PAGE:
5. Immediately remove the pan from heat and pour the mixture over the butter in the strainer. Strain the pastry cream, then gently stir until the butter is completely incorporated.

  6. Place a sheet of plastic wrap over the surface of the cream to prevent a skin from forming, and set aside until cooled. Use immediately, or refrigerate until needed.

Each 1/4 cup serving: 185 calories; 4 grams protein; 16 grams carbohydrates; 0 fiber; 12 grams fat; 7 grams saturated fat; 105 mg cholesterol; 10 grams sugar; 99 mg sodium.

[Noelle Carter, Los Angeles Times, 28 July 2012]

Chocolate glaze

Total time: 15 minutes.
Servings: Makes about 2 1/2 cups glaze.

  1. Place the chocolate in a large bowl.

  2. In a medium saucepan, combine the butter, cream, water, vanilla, corn syrup and salt. Bring to a good simmer over high heat. Remove from heat.

  3. Pour the cream mixture over the chocolate and gently stir to combine, melting the chocolate and forming a glaze.

  4. The glaze will thicken as it cools. The glaze will keep for up to 1 week, covered and refrigerated. Rewarm slightly to thin.

Each tablespoon: 81 calories; 1 gram protein; 7 grams carbohydrates; 1 gram fiber; 7 grams fat; 4 grams saturated fat; 7 mg cholesterol; 4 grams sugar; 5 mg sodium.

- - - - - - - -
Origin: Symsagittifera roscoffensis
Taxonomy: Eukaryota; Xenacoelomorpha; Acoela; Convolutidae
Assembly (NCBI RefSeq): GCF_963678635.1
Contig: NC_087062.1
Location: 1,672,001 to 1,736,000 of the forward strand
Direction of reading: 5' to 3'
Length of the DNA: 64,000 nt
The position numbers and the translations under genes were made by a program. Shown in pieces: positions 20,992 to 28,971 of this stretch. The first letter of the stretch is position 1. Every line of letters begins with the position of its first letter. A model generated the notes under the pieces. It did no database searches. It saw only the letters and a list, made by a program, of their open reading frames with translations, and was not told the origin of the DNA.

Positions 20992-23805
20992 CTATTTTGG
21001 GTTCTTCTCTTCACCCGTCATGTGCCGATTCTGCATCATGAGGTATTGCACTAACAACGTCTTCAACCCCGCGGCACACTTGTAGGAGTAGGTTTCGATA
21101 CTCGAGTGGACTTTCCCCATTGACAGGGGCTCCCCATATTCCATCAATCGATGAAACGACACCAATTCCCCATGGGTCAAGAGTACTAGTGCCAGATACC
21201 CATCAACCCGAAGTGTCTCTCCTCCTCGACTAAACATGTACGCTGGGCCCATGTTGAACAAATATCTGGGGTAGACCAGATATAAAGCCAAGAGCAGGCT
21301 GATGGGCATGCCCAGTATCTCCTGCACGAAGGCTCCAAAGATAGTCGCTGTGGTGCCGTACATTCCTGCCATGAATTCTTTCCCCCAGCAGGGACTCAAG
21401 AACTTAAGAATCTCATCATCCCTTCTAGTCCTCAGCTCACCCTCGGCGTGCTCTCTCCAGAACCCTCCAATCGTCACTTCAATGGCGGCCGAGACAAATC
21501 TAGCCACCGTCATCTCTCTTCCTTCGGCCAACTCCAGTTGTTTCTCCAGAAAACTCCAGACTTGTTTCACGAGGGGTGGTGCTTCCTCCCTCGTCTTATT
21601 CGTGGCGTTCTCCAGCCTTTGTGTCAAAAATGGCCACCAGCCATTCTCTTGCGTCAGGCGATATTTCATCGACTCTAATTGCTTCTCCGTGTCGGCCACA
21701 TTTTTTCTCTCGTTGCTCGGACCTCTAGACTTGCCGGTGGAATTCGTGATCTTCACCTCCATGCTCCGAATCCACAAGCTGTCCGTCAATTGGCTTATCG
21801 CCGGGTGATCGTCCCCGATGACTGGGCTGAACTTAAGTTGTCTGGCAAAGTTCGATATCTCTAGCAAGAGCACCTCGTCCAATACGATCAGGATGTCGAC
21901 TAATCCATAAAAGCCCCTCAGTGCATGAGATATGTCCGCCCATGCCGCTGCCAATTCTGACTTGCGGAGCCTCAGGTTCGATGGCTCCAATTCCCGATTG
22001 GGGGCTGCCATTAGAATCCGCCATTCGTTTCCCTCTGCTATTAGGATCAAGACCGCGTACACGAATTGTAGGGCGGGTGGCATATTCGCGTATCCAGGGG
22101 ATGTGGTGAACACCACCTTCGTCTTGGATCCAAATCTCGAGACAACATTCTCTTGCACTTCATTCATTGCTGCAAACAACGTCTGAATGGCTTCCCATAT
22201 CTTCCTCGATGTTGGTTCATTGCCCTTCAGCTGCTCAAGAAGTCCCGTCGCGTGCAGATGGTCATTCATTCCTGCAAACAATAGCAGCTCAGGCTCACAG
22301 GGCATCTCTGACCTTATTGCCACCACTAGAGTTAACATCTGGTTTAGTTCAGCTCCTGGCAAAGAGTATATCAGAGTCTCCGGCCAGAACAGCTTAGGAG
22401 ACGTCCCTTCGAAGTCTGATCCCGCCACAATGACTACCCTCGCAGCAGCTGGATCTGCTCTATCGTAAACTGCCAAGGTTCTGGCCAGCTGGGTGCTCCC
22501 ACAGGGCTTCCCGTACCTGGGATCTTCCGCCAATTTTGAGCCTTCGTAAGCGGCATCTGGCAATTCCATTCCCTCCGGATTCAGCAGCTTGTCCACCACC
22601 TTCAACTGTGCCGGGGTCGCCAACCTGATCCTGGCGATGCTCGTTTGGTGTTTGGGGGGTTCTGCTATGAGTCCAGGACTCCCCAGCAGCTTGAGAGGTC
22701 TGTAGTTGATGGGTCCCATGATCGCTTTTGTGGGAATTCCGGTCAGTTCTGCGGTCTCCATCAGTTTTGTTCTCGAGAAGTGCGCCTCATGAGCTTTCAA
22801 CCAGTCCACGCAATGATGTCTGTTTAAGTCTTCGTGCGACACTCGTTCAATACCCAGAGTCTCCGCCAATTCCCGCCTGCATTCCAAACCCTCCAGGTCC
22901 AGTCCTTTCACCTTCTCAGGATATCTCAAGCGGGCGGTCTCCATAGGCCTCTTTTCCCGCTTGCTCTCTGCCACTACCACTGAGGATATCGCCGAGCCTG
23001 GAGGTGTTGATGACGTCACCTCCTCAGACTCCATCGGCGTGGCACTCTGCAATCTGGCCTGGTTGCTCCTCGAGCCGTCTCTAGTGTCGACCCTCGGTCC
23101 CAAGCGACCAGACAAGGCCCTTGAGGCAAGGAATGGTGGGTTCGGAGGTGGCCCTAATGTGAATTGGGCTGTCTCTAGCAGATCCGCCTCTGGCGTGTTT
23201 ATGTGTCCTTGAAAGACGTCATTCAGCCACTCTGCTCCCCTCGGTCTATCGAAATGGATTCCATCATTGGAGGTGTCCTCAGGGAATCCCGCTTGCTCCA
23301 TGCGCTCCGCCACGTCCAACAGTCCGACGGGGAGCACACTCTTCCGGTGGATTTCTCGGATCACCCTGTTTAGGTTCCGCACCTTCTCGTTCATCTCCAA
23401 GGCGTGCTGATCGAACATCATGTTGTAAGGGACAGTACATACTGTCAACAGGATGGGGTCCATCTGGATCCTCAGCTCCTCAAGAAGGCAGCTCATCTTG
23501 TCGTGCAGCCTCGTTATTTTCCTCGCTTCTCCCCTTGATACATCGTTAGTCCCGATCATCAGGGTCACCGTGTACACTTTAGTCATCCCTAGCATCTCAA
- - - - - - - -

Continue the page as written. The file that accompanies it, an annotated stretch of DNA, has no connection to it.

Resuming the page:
[Noelle Carter, Los Angeles Times, 28 July 2012]

The magic of Pâte-à-choux

Pâte-à-choux is the stuff of magic in the kitchen. Pipe a soft, sticky dough onto a baking sheet and slide it into a hot oven. In mere minutes the dough puffs up -- practically exploding to double, even triple, its original size -- right before your eyes. Out of the oven, pâte-à-choux cools to a golden-brown shell, crisp yet delicate and lighter than air. It's downright mesmerizing.

Maybe you've never heard of pâte-à-choux, but you've no doubt savored it at one time or another. Also known as cream puff dough, it's the magic behind crisp éclair shells and towering cream puff pastries, savory profiteroles and cheesy gougères.

Even better? Pâte-à-choux is really simple to make. All it takes is butter, water, flour and eggs, perhaps a touch of sugar and salt, to get you started.